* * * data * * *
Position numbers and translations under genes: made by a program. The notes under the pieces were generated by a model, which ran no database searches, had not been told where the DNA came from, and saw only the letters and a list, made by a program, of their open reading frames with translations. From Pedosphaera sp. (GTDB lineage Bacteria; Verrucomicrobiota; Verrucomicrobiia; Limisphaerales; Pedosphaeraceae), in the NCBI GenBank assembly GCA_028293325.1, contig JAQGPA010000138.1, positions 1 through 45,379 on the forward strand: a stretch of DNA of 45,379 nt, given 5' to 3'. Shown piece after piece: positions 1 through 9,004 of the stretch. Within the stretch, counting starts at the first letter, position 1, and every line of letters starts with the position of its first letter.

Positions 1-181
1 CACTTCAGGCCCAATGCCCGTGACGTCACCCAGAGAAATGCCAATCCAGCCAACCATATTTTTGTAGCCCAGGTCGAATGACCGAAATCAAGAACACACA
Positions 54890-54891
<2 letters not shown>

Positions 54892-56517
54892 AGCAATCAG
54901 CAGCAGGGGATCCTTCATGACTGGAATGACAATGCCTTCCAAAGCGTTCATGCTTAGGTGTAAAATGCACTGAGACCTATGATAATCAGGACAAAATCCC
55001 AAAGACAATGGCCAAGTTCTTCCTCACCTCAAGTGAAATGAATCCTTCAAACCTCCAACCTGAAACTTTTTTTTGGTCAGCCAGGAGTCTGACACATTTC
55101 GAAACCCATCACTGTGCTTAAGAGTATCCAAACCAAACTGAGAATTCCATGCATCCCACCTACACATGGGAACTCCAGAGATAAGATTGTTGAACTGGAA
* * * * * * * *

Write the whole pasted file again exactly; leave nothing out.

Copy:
Position numbers and translations under genes: made by a program. The notes under the pieces were generated by a model, which ran no database searches, had not been told where the DNA came from, and saw only the letters and a list, made by a program, of their open reading frames with translations. From Pedosphaera sp. (GTDB lineage Bacteria; Verrucomicrobiota; Verrucomicrobiia; Limisphaerales; Pedosphaeraceae), in the NCBI GenBank assembly GCA_028293325.1, contig JAQGPA010000138.1, positions 1 through 45,379 on the forward strand: a stretch of DNA of 45,379 nt, given 5' to 3'. Shown piece after piece: positions 1 through 9,004 of the stretch. Within the stretch, counting starts at the first letter, position 1, and every line of letters starts with the position of its first letter.

Positions 1-181
1 CACTTCAGGCCCAATGCCCGTGACGTCACCCAGAGAAATGCCAATCCAGCCAACCATATTTTTGTAGCCCAGGTCGAATGACCGAAATCAAGAACACACA
Positions 54890-54891
<2 letters not shown>

Positions 54892-56517
54892 AGCAATCAG
54901 CAGCAGGGGATCCTTCATGACTGGAATGACAATGCCTTCCAAAGCGTTCATGCTTAGGTGTAAAATGCACTGAGACCTATGATAATCAGGACAAAATCCC
55001 AAAGACAATGGCCAAGTTCTTCCTCACCTCAAGTGAAATGAATCCTTCAAACCTCCAACCTGAAACTTTTTTTTGGTCAGCCAGGAGTCTGACACATTTC
55101 GAAACCCATCACTGTGCTTAAGAGTATCCAAACCAAACTGAGAATTCCATGCATCCCACCTACACATGGGAACTCCAGAGATAAGATTGTTGAACTGGAA